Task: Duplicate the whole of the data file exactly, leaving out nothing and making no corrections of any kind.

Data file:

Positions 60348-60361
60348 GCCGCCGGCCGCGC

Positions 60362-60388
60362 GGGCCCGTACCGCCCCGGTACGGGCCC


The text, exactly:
Positions 60348-60361
60348 GCCGCCGGCCGCGC

Positions 60362-60388
60362 GGGCCCGTACCGCCCCGGTACGGGCCC